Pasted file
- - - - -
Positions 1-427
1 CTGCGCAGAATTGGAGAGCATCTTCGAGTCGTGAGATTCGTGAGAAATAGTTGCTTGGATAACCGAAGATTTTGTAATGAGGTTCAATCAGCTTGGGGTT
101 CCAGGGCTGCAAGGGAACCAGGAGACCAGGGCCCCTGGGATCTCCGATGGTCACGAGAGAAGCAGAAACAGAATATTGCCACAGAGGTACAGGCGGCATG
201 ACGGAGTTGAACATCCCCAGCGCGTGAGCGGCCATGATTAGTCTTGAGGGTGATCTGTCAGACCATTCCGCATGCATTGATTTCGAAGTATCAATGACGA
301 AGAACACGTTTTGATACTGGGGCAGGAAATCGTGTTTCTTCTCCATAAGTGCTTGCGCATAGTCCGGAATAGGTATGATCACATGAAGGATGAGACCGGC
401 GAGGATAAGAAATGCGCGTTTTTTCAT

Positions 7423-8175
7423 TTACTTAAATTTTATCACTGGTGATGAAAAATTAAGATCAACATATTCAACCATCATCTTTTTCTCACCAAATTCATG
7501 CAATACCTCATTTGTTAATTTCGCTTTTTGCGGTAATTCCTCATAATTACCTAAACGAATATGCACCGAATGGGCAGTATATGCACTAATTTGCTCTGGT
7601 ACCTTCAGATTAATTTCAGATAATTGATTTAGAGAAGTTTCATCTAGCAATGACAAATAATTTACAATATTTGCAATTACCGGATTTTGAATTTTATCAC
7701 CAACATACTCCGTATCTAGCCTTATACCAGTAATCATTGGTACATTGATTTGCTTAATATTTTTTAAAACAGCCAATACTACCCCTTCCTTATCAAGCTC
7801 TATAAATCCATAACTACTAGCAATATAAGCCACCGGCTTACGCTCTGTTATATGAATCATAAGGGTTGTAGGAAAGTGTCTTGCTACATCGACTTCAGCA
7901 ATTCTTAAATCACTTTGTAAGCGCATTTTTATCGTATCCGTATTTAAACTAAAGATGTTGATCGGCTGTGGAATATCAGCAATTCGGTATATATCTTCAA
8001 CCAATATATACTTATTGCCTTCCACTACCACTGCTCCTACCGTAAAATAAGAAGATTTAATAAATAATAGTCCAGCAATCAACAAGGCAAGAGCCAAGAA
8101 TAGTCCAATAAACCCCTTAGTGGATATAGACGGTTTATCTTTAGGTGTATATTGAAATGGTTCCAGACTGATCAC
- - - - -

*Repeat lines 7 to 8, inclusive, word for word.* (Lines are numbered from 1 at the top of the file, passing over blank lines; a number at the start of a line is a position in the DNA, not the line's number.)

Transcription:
Positions 7423-8175
7423 TTACTTAAATTTTATCACTGGTGATGAAAAATTAAGATCAACATATTCAACCATCATCTTTTTCTCACCAAATTCATG